|Extreme bungee jumping|
Thursday, 17 November 2016
As reported and discussed on this blog, last month a Swedish court was likely the first in Europe to apply the principles that the Court of Justice of the European Union (CJEU) set in its landmark decision in GS Media, C-160/15 [discussed here, here, here, here].
Katfriends Nedim Malovic and Patricia Haddad (Sandart & Partners, Stockholm) have also taken a look at the decision.
Here's what they write:
"On 13 October 2016 Attunda Tingsrätt (the Attunda District Court) ruled against Les Éditions de L'Avenir SA (a Belgian media company) in a case concerning the embedding by this of a YouTube video that had been uploaded on YouTube without the authorisation of the relevant copyright owner.
Rebecka Jonsson (the copyright owner and claimant) travelled to the Zambezi River in 2012 and filmed a bungee jumping session in which an incident occurred [see also here]. Subsequently, an unknown individual uploaded the video made by the claimant on YouTube. On 9 January 2012 the YouTube video was embedded on L'Avenir’s website, run by the defendant, in the context of an article describing the incident. The claimant had neither authorised the publication of the video on YouTube, nor its embedding in the L'Avenir article.
The claimant brought proceedings against Les Éditions de L'Avenir, seeking EUR 1931 in damages, as well as award of litigation costs. She claimed that L ́Avenir had infringed copyright in her video by: (i) embedding it on its website; (ii) publishing a frozen still of the video; and (iii) failing to acknowledge her as the author of the video.
The Attunda District Court concluded that:
(i) L'Avenir had published the link in question on a news site, and the communication in question was directed to a ‘new public’, thus amounting to the commission of an act restricted by copyright. Given the specific nature of the L'Avenir website (ie a news site), it followed that there was also a profit-making intention behind the embedment of the link;
(ii) By posting the frozen still on its website, L’Avenir had reproduced a copyright work and communicated it to the public, thus infringing the claimant’s exclusive rights;
(iii) By means of the evidence submitted by the claimant it was clear that claimant’s name was not stated anywhere in connection to the embedded film or frozen still, so the court held for the claimant also in respect of her moral right claim.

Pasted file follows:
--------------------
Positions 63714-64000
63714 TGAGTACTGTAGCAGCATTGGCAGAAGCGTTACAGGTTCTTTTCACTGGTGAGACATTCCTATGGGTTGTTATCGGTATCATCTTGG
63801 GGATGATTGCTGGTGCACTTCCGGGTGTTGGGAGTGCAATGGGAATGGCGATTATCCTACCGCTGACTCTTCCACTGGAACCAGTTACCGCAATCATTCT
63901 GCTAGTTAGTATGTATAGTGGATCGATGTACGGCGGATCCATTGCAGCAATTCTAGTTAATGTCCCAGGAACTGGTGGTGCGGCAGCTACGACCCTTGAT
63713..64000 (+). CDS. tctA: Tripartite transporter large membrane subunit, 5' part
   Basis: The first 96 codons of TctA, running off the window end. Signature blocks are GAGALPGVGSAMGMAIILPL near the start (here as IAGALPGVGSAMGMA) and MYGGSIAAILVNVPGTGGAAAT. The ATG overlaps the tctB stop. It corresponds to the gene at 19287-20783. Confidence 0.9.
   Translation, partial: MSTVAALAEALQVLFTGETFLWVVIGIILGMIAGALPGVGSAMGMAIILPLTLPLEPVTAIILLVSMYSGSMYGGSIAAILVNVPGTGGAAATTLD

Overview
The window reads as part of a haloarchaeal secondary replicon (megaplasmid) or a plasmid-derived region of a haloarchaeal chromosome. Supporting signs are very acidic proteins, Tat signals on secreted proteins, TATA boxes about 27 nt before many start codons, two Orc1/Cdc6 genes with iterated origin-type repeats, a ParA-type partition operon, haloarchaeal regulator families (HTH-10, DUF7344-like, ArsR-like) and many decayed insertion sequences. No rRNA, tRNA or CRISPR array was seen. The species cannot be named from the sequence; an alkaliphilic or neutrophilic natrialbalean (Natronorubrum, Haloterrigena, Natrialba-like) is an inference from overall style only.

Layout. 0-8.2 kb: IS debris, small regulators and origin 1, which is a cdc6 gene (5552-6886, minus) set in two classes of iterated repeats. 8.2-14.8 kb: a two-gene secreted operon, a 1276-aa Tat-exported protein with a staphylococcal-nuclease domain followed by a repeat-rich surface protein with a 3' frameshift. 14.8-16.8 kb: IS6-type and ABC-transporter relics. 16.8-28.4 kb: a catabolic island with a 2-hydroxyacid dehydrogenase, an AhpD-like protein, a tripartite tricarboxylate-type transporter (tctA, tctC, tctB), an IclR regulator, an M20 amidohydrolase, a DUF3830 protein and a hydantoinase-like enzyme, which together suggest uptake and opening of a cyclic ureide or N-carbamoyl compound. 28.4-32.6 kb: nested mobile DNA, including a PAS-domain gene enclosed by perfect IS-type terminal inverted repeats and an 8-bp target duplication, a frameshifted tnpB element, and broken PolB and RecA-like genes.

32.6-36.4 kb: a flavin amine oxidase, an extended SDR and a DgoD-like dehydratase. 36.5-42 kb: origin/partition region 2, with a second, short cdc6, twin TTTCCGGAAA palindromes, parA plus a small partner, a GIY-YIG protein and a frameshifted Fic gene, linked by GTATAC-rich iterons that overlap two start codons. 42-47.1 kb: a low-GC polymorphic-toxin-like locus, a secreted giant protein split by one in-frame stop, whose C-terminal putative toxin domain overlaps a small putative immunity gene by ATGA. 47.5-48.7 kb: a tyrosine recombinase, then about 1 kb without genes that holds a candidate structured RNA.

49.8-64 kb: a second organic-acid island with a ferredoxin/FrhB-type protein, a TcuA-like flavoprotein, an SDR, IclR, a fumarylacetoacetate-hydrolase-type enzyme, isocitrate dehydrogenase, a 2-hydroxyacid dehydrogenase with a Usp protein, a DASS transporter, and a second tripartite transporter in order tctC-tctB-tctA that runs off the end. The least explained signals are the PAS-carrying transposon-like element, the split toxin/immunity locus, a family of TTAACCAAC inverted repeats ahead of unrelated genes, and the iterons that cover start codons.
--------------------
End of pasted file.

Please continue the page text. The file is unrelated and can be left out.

Notably, this judgment appears to apply a strict interpretation of the principles that the CJEU established in its recent GS Media decision, in particular that the person who published the hyperlink with the intention to pursue a profit is deemed to know or ought to have known that the hyperlink would provide access to a work published without the rightholder’s consent.
As also noted by Eleonora on this blog, it is unclear in what sense the defendant published the link to the claimant’s work to pursue a profit. Following the reasoning of the Attunda District Court, it would indeed appear that a profit-making intention by a defendant – and, with it, the presumption of knowledge – is relatively easy to invoke successfully. All this makes one wonder whether – together with the subjective element/knowledge of the person who provides the link – also the intention to pursue a profit is to be regarded as having the same value of presumption.
Nonetheless, it is important to recall that – even prior to the string of CJEU decisions on linking – courts in EU Member States held that linking to unlicensed copyright content would fall within the scope of the right of communication to the public [see here].
Well before the CJEU decision in Svensson (2014), for instance, in 2006 in a case concerning Serie A football matches made available by Chinese broadcasters for online streaming without permission from relevant rightholders, the Italian Court of Cassation held that linking to unlawful content amounted to copyright infringement (Corte di Cassazione, Third Criminal Section, Coolstreaming and Calciolibero, 33945/06, 10 October 2006).
In a similar fashion, in its 2012 decision in Dramatico regarding BitTorrent site The Pirate Bay, the High Court of England and Wales held that providing links to allegedly infringing works confirmed the determination of the defendants (the operators of The Pirate Bay) to do whatever they could to provide users with unrestricted access to torrent files, and thereby enabled the users to continue to infringe.
Also more recent decisions of UK courts support the conclusion that linking to a work that has been made available on a certain website without the authorisation of the relevant rightholder amounts to an unlawful act of communication to the public and, therefore, an infringement of copyright. In a case decided shortly after the Svensson decision, and concerning the provision by the defendants of hyperlinks to works unlawfully made available on a third-party website, the High Court of England and Wales ruled for the claimants and reasoned that Svensson had established more clearly than previous authority had done that the mere provision of access by means of a hyperlink will normally amount to a communication within the meaning of the right of communication to the public.
In addition to the above and as a final point, when it comes to discussing the scope of copyright protection, it is difficult not to mention the policy debate that has been unfolding in Brussels over the past few months, ie since the launch – in May 2015 – of the EU Commission’s Digital Single Market Strategy. In particular, when it comes to online platforms, the question of what level of protection copyright owners enjoy and should enjoy has been particularly sensitive.
All this makes it apparent how determining the appropriate scope copyright protection has proved challenging, whether at the judicial or policy level, and especially in an online context."